plastic water bottles
CNN  — 

Prices for beverages in glass, plastic or metal containers may go up slightly in the UK if a deposit-return program is put in place, but consumers will get cash back if they recycle them.

It’s an effort to reduce the amount of waste littering land and seas. Globally, plastic bottles make up a third of marine litter, adding to the 5 trillion pieces of plastic already polluting the oceans.

Last week, the UK government released a report warning that without intervention, the amount of plastic swirling in the world’s oceans is expected to triple within a decade.

Of the estimated 13 billion plastic bottles used in the UK each year, 5.5 billion escape household recycling collection.

“We can be in no doubt that plastic is wreaking havoc on our marine environment – killing dolphins, choking turtles and degrading our most precious habitats,” UK environment secretary Michael Gove said in a statement.

“It is absolutely vital we act now to tackle this threat and curb the millions of plastic bottles a day that go unrecycled.”

Incentive to recycle?

Similar deposit-return systems operate in a number of countries including Sweden, Germany, Finland and parts of the United States.

While it has not been disclosed how much the refundable deposit will be in the UK, consumers in other parts of the world pay approximately $0.10 to $0.50.

Businesses are then responsible for ensuring returned containers are effectively recycled – a move the UK government says has led to a 97% recycling rate in Germany.

Deposit-return schemes around the world sometimes use “reverse vending machines” as collection points for drinks containers.

Returpack, the primary deposit organization in Sweden, cites a recycling rate of 85% for both PET bottles and aluminum cans.

In Finland, the largest deposit-refund system operator – Suomen Palautuspakkaus Oy – achieved return rates from 89% to 95% for beverage packaging in 2015.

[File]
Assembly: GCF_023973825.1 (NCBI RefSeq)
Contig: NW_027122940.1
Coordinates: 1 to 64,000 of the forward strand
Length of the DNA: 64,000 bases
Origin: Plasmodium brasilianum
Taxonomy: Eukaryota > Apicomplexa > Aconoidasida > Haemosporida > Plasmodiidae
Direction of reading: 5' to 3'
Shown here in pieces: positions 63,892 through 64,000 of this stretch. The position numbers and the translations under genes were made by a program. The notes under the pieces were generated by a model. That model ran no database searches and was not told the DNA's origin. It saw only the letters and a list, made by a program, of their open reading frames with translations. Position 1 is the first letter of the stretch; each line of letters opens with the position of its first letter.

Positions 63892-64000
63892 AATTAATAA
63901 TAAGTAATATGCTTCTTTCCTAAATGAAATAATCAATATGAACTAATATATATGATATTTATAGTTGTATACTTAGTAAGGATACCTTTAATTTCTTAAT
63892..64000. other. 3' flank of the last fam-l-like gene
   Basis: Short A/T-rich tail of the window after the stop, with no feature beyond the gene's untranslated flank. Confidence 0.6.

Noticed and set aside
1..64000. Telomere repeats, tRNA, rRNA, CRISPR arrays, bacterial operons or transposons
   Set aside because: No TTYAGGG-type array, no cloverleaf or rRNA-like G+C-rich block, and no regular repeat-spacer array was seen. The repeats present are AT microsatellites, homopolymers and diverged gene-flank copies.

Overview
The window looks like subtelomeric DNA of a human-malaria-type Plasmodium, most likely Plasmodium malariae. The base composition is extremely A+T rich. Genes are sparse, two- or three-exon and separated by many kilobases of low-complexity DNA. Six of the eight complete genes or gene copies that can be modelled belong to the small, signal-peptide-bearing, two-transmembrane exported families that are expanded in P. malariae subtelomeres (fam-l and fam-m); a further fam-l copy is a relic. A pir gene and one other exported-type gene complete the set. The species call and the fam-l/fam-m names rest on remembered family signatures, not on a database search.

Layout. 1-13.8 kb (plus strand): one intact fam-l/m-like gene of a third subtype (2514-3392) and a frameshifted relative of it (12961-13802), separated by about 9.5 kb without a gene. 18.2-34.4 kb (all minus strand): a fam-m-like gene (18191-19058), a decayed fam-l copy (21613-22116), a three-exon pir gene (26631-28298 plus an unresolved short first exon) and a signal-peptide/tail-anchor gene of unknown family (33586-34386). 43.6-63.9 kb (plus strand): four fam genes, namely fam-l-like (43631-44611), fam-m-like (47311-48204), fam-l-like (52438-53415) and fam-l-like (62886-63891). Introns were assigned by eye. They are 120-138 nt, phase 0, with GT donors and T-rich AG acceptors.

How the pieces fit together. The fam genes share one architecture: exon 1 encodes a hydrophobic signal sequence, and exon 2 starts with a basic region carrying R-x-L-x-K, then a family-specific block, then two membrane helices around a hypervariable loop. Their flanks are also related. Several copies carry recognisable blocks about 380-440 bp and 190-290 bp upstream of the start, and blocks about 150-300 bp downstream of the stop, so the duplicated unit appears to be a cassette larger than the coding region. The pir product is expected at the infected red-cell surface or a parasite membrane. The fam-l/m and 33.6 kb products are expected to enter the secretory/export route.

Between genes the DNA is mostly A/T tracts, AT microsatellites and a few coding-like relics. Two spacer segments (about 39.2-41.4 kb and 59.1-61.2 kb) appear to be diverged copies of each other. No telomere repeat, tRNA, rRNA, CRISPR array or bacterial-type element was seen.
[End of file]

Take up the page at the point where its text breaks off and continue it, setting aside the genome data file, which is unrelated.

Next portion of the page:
South Australia’s container deposit scheme sees an overall return rate of 80%.

Related: How our throwaway culture is turning the sea into a graveyard

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Is recycling plastic enough?

The UK’s proposed deposit-return scheme is subject to a consultation this year to take into account views from producers, suppliers and consumers.

Last year, The UK’s Association of Convenience Stores raised concerns about the impact that a deposit-return program would have on the convenience sector, saying it would increase the time customers wait to pay, pose health and safety risks for staff, and reduce the amount of space available in stores.

Charitable organization Surfers Against Sewage has been campaigning for a UK-wide deposit-return system for the last 18 months.

In September 2017 it delivered a petition to Downing Street with 329,000 signatures.

“This huge victory for our oceans will stop millions of plastic bottles escaping into the environment annually, and stem the tidal wave of plastics swamping our coastlines,” said Hugo Tagholm, CEO of Surfers Against Sewage.

Greenpeace UK said the government consultation is a step in the right direction, but more needs to be done to curb production of plastic.

“Deposit-return schemes are a great way to capture the vast majority of plastic bottles before they end up littering our countryside or polluting our oceans. But we also need to tackle the flow of plastic waste at the source,” Greenpeace UK oceans campaigner Elena Polisano told CNN.

“We’re churning out more single-use plastic than our recycling system can cope with and are then forced to bury it, burn it, or ship it off abroad. This isn’t sustainable. As well as trying to change consumers’ behavior, the UK government should also put pressure on producers and sellers to change theirs.

“This means finding incentives for companies to produce and sell less throwaway plastic and look at alternative solutions. Action both upstream and downstream is key to stopping plastic waste polluting our oceans.”